New Ideas: Estonian Design after the Second World War / Kai Lojakas
From the catalog of the exhibition "Common Roots: Design Map of Central Europe"This article centers on several important milestones in the history of Estonian design in the decades following the Second World War, and provides an overview of the key developments that impacted the shift from product based design to a wider range of design-related activities.
The Art Products Factory (Kombinat)By the mid-1950s, improving the general standard of living became a major concern in Soviet society. New residential districts composed of standardized housing projects were built throughout Eastern Europe, while the fields of applied art and design gained new recognition as an important means of achieving this objective. In Estonia, this new concern with art and design led to the establishment of the Art ProductsFactory - an enterprise consisting of a number of small workshops, and based on the successful model of nationalized business enterprises established in the 1930s. The Art Products Factory was founded in the aftermath of the Second World War in Tallinn, the Estonian capital, and involved the reorganization of several decorative arts workshops under the supervision of the Applied Arts Center of the Estonian Soviet Socialist Republic. These workshops were relatively small art studios where most of the work was performed manually; due to the artists' highly developed technical skills, they were able to create high-quality products that were successfully marketed abroad, and formed the basis for a new production model.
The Art Products Factory was part of the Estonian Artists' Union, which in turn was a branch of the Artists Union of the USSR. This ambitious enterprise was charged with providing suitable working conditions for the artists, marketing the objects they created, and adapting the handcrafted prototypes produced in the workshops in small series for industrial production. The factory was organized into eight studios specializing in different materials such as textile, metal, leather, and so forth; it also operated a series of shops known as "salons," where its products were sold. For a period of almost two decades, the Art Products Factory thus mediated between the world of hand-crafted objects and industrially manufactured products.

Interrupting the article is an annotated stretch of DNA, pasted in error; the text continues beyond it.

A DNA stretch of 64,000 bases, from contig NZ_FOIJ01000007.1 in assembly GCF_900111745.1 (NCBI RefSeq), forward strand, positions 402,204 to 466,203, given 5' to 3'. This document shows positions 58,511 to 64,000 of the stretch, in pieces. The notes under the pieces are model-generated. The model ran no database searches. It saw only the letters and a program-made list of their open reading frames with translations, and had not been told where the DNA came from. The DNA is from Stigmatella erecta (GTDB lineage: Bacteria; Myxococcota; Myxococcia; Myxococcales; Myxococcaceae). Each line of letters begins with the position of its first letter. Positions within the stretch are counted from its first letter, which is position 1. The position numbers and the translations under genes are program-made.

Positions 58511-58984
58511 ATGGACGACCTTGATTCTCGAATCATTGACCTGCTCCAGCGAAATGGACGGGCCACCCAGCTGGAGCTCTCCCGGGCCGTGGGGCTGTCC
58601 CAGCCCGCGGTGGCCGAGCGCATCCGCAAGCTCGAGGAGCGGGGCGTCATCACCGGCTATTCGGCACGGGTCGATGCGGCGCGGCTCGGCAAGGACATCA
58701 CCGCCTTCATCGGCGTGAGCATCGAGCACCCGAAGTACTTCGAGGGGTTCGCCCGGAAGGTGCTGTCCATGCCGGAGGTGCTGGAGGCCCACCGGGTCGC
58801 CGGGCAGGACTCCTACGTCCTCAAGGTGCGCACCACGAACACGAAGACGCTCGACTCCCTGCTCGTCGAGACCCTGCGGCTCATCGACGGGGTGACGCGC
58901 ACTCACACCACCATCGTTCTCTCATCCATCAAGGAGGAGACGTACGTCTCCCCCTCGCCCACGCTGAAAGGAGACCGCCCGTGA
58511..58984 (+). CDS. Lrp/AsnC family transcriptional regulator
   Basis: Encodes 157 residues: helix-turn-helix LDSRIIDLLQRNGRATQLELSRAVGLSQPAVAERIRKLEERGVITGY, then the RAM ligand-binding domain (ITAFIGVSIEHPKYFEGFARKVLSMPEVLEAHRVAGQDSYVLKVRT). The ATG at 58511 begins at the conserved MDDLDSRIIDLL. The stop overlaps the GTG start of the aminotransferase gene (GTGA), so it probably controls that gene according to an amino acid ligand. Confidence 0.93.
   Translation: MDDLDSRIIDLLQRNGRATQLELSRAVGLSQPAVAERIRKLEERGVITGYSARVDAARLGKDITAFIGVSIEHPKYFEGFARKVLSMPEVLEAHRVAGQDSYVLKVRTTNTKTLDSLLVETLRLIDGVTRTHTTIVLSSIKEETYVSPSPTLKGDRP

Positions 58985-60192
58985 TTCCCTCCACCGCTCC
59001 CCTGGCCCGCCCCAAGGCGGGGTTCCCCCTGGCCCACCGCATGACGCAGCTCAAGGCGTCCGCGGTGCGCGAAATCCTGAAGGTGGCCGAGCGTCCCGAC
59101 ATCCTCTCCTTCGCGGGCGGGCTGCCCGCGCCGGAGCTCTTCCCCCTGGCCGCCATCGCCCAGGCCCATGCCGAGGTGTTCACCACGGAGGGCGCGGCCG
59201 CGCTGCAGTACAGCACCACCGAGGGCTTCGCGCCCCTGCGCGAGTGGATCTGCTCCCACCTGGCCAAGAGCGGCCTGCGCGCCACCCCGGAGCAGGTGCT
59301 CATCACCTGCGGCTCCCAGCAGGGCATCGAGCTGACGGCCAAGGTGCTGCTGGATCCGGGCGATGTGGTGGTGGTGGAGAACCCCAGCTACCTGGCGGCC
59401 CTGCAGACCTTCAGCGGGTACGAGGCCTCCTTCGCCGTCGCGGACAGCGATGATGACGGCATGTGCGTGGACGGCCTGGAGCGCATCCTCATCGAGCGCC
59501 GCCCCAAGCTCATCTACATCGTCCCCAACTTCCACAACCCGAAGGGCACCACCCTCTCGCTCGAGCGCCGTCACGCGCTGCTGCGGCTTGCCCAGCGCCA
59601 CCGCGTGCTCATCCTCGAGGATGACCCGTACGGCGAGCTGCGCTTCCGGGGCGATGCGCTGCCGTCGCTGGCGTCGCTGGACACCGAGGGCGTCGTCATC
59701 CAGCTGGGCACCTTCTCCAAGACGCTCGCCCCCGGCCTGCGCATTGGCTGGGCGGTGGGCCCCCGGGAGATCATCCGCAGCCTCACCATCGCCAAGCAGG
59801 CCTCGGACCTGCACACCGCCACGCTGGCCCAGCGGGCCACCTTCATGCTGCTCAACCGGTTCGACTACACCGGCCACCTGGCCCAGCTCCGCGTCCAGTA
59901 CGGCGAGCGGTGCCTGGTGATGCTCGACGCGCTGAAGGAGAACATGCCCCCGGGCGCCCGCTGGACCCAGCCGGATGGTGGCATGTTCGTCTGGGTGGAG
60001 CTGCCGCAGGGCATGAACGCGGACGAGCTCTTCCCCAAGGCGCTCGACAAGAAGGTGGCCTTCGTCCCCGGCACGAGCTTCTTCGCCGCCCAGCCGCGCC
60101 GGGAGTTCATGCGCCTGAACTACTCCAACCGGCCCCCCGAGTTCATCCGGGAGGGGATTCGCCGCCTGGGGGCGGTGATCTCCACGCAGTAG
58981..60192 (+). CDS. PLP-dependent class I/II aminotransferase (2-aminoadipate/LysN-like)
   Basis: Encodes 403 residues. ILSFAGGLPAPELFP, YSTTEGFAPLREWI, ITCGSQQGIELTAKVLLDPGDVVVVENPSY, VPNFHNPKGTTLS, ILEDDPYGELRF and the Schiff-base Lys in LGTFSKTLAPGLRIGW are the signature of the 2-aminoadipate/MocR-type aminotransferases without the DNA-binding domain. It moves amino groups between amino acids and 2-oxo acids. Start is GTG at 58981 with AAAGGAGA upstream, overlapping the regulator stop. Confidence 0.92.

Art into IndustryThe post-war slogan "More products!" soon evolved into "More beautiful products!" In this context, artists were viewed as important agents charged with introducing this desired aesthetic shift into the sphere of everyday life. Applied artists were traditionally trained at the State Art Institute, where they specialized in industrial production. During this period, the discourse on design centered on the need to thoroughly engage these artists in the production process, and on the results of the failure to do so.
During the 1950s, the applied arts were seen as a platform for creating successful industrial products; over time, however, they came to be viewed as an elite artistic genre that was primarily showcased in the framework of various exhibitions. The reasons for this shift may have to do with the general lack of materials, which precluded mass production; the high price of such products, which was due to the manual aspects of the production process, and limited scope of production; and the use of outdated technological equipment, which forced the artists to compromise and led to unsatisfactory design solutions. This state of affairs was further sustained by a system that largely excluded artists working in the industrial sector from the artists' union and thus from participation in art exhibitions; as a result, these artists - who were systematically directed to work in the industrial sector as members of a team - remained largely anonymous.
Despite their poor working conditions, however, by the early 1960s their endeavors began leading to splendid results. The products they designed, however, continued to be seen mostly at trade exhibitions and in display windows, rather than on shop shelves or in people's homes.
Art and the Domestic SphereThe design of new homes and of one's personal living environment were central topics in the country's only domestic design magazine, Kunst ja Kodu (Art and Home), which was first published in 1958. This magazine provided ideas, plans, and DIY instructions - offering an opportunity to break away from the standardized living environment and to create one's own everyday environment. The articles featured in this magazine were written by prominent local designers and artists, who offered their expertise and provided new ideas. Kunst ja Kodu was published both in Estonian and in Russian, and reached a broad Soviet market.